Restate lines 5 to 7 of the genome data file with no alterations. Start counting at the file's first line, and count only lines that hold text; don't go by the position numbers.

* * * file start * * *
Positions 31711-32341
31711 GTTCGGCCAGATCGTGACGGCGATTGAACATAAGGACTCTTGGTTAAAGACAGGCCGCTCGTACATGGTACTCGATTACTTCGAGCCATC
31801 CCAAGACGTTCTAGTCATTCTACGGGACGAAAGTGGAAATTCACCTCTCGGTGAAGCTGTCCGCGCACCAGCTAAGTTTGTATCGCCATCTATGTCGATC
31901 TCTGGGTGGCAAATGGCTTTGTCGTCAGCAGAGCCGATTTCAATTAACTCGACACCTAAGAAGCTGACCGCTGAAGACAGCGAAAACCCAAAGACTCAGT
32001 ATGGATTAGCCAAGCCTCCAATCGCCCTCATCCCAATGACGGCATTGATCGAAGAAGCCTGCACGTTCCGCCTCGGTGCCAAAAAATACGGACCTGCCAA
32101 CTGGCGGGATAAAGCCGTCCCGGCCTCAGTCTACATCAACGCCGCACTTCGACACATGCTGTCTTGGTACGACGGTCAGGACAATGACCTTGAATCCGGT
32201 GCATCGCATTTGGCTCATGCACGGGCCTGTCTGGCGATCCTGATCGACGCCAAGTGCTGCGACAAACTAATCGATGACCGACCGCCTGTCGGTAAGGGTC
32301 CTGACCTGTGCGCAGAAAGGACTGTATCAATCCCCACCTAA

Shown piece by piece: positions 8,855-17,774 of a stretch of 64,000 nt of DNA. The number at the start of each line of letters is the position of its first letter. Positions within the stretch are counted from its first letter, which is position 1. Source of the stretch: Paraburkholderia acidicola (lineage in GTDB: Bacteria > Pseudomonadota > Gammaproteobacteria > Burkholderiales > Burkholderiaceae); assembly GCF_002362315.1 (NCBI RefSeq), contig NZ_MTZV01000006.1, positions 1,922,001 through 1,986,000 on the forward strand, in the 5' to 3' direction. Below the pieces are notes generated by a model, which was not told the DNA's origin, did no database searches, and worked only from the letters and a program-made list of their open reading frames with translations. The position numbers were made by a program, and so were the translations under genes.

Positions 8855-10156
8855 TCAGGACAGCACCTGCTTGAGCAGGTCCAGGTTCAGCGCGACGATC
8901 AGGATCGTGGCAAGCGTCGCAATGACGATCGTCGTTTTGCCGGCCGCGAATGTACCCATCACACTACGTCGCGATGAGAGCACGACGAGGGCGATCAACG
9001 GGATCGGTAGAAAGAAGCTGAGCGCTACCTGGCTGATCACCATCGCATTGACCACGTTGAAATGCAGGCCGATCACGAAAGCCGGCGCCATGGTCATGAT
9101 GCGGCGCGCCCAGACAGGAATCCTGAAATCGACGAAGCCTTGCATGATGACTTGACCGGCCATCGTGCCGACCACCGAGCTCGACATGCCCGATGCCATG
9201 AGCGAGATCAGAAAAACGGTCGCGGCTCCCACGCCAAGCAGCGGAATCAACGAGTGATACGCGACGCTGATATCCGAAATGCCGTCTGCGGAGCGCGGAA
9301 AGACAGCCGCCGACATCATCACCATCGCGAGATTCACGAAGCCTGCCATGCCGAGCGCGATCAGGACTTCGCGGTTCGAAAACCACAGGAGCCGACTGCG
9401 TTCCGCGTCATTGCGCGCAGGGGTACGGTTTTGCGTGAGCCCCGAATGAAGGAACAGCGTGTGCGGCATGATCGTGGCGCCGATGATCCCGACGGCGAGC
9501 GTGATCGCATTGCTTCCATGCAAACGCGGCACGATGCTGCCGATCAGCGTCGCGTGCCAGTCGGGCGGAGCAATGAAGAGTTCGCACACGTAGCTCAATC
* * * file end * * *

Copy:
32001 ATGGATTAGCCAAGCCTCCAATCGCCCTCATCCCAATGACGGCATTGATCGAAGAAGCCTGCACGTTCCGCCTCGGTGCCAAAAAATACGGACCTGCCAA
32101 CTGGCGGGATAAAGCCGTCCCGGCCTCAGTCTACATCAACGCCGCACTTCGACACATGCTGTCTTGGTACGACGGTCAGGACAATGACCTTGAATCCGGT
32201 GCATCGCATTTGGCTCATGCACGGGCCTGTCTGGCGATCCTGATCGACGCCAAGTGCTGCGACAAACTAATCGATGACCGACCGCCTGTCGGTAAGGGTC